Dealing with Extreme Temperatures, Part One: Heatwaves
August has been scorching so far – which is great news if you’re outside, but if you are indoors, chances are you might be melting! You see, in the UK, our homes are typically designed to keep us warm; so if a heatwave strikes, we have to be a little more inventive! Whether you’re a homeowner hoping to prepare your short-let for guests staying in soaring temperatures, or a guest trying to cool down, here are some tips on how to beat the heat.
Without air con, fans are essential!
While some offices are air conditioned, air conditioning within the home is not common in the UK – something that sometimes surprises our international guests! If you’re planning to visit one of our homes, please bear in mind that there most likely won’t be air conditioning available at the property (though, as you’ll see, there are other ways to stay cool – thankfully!).
Homeowners who are registered with UnderTheDoormat will know that fans are listed on our ‘must haves’ list (with good reason). These are really valuable bits of kit for circulating fresh air and cooling the home during warm weather – so please do ensure these are available for your guests during summer.
But which fan to buy – and where to put it? Larger tower fans tend to be more powerful, and often come with an automatic ‘rotate’ function, which means that air can circulate more efficiently around larger spaces. You can even buy ‘smart’ fans that are controlled by an app. As well as cooling the home down, certain high-tech fans will also capture pollutants and blast the room with purified air – a handy bonus!
In terms of positioning, you may wish to leave it up to your guests, but generally speaking it’s best to put your fan on the floor and point it upwards. This is because heat rises, so the coolest air will be at floor level. If you position the fan so that it’s facing outwards towards a wall, without any obstructions in the way, the fan will bounce cool air off the wall and back into the room. You can even place a bowl of icy water in front of the fan to speed up the process!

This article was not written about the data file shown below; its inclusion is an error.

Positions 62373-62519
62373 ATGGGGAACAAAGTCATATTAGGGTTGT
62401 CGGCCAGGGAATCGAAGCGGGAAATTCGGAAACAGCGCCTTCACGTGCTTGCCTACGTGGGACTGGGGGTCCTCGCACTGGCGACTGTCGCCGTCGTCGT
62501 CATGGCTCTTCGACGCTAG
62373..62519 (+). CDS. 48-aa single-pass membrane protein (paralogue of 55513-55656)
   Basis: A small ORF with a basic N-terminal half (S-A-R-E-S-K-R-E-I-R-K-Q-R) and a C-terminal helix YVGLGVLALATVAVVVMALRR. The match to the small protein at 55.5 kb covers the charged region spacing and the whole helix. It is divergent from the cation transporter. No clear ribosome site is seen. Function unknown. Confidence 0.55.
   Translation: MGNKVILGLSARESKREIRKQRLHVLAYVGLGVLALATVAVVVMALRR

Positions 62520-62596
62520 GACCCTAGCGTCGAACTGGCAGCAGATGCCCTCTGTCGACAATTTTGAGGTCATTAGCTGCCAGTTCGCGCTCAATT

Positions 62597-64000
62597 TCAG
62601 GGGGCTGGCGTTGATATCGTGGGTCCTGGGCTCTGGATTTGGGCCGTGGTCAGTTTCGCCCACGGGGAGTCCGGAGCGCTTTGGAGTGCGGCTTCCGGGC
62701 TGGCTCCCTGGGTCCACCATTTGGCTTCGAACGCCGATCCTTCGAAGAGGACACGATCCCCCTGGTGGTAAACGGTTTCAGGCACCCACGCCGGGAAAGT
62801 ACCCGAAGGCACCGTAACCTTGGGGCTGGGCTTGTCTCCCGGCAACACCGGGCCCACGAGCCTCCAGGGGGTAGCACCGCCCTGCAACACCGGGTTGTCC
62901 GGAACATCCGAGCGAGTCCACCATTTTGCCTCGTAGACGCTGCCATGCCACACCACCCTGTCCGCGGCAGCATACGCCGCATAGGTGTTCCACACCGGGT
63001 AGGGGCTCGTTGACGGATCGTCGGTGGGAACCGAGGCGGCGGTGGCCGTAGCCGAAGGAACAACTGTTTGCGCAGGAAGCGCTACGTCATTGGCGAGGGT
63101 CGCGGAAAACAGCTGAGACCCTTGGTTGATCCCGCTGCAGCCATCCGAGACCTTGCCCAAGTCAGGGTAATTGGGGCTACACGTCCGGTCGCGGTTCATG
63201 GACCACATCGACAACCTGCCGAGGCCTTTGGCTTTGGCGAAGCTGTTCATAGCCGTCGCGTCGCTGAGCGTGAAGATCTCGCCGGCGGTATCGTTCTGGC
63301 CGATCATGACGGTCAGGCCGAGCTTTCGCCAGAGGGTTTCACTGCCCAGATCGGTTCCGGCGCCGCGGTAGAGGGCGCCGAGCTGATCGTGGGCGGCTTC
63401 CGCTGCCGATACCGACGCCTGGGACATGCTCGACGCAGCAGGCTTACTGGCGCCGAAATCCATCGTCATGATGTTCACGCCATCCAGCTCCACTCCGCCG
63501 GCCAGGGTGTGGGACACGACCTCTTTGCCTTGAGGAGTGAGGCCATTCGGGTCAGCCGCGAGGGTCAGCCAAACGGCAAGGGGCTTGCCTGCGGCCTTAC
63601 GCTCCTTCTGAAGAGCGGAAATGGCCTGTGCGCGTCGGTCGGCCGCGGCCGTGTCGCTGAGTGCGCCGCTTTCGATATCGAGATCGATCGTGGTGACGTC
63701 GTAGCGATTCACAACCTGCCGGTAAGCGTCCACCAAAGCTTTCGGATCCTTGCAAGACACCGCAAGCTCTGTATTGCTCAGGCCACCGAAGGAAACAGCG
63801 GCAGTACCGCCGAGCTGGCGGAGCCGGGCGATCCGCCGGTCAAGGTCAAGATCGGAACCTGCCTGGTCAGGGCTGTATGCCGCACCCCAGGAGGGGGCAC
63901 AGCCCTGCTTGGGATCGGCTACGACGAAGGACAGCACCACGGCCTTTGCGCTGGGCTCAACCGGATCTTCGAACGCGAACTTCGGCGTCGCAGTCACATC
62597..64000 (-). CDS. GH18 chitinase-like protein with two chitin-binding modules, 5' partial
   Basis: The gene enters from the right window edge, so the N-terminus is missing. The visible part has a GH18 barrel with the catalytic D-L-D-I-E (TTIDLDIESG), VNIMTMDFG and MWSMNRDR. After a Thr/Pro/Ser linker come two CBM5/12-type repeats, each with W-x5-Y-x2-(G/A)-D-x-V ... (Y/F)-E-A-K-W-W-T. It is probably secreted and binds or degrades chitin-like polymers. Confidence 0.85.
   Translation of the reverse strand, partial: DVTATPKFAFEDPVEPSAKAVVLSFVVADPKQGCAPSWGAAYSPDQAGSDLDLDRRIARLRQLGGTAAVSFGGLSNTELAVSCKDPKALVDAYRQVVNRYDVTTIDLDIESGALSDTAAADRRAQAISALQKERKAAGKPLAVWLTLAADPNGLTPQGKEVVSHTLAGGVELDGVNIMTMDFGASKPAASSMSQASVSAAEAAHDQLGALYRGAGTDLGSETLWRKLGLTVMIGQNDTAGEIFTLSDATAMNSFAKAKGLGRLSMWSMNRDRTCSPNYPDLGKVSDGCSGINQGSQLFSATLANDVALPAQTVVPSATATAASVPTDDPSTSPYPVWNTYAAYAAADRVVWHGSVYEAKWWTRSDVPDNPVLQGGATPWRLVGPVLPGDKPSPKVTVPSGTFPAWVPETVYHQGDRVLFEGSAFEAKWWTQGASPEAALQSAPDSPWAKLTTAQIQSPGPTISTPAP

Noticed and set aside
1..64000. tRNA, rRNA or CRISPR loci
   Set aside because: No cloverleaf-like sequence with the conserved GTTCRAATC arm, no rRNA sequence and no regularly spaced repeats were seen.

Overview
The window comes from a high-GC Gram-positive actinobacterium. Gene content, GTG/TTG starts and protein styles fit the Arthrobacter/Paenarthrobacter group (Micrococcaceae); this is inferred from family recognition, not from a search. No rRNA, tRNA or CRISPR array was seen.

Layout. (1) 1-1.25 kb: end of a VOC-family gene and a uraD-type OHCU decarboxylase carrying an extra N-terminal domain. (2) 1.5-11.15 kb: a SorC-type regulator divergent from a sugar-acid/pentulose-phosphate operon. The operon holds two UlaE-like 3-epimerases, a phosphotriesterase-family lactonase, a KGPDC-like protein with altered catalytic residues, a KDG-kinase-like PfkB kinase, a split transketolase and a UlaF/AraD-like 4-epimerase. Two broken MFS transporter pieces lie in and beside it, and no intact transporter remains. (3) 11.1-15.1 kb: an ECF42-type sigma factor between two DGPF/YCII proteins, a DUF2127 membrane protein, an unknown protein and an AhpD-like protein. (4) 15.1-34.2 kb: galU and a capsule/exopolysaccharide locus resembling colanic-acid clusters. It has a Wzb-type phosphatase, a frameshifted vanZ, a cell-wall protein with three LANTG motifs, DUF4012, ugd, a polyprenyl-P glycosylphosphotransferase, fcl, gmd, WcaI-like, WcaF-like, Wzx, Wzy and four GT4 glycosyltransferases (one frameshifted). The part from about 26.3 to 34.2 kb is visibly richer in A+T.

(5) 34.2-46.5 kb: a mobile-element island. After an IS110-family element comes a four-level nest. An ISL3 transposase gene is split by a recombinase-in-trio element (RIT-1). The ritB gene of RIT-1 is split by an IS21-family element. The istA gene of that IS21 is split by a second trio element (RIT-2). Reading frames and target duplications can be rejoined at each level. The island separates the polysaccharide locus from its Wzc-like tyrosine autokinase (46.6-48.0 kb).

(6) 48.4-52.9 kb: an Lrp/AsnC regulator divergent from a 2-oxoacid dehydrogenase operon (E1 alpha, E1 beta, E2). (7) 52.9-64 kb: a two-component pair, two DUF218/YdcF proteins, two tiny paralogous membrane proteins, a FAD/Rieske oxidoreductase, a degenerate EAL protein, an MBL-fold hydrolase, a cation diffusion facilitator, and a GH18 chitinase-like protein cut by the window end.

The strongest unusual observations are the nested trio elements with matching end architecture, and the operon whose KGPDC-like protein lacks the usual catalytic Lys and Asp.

Think about your windows
When temperatures are soaring, it’s our natural instinct to fling open the windows and pull up the blinds: but this is actually counter-productive. Keep the hot air out by covering windows and keeping windows shut during the day. When the temperature begins to drop, open everything up and let air move freely though the home.
Blackout or thermal blinds are especially useful: if you keep these shut in the day, they’ll stop your house from turning into a heat trap. Venetian blinds or shutters are also great options, as these allow you to control the amount of light filtering into the room (and thus keep an eye on temperature).
Many period properties have sash windows, which are valuable during hot weather. Devised by the Victorians as a mini heat-filtration system, the idea is to keep both halves open equal amounts, allowing hot air to escape via the top and cool air to enter through the bottom. Worth a try!
Switch off anything you aren’t using
If you’re preparing your house for guests or just wish to cool it down for yourself, bear in mind how much heat is pumped into the air by appliances – even if they’re in standby mode. If there’s something plugged in that doesn’t need to be used any time soon, unplug it and put it away, or turn it off at the switch.
Consider light bulbs, too. Conventional light bulbs are both inefficient and hot: they give out up to 90% of their energy as waste heat (wasting energy and heating your room at the same time!). Change all your bulbs to low-energy light bulbs to avoid this problem – and keep the lights off as much as possible during the sunnier months.
Do you have insulation?
Many people don’t realise that insulation isn’t only good for trapping heat during winter – it can also keep warm air out. If you don’t have wall, roof or loft insulation and are considering it, now’s the time!
Invest in some cooling household items
Did you know that your choice of mattress has a real impact on body temperature while you sleep? Whilst there’s no need to invest in a whole range of new mattresses for the summer months, a cost-effective way to keep your bed cold is to purchase a breathable mattress topper – preferably made from feather down, which wicks away moisture.
And don’t forget about house plants! They bring moisture into the room, which can stop the atmosphere feeling stuffy as well as purifying the air (if you’re looking for house plant recommendations, check out ‘Indoor Plants for Beginners’).
Final pro tip: unearth that winter hot water bottle, fill it with cold water and put it in the freezer for your guests to use. It’s the perfect homemade ice pack to have on hand for instant cooling after a hot day exploring London!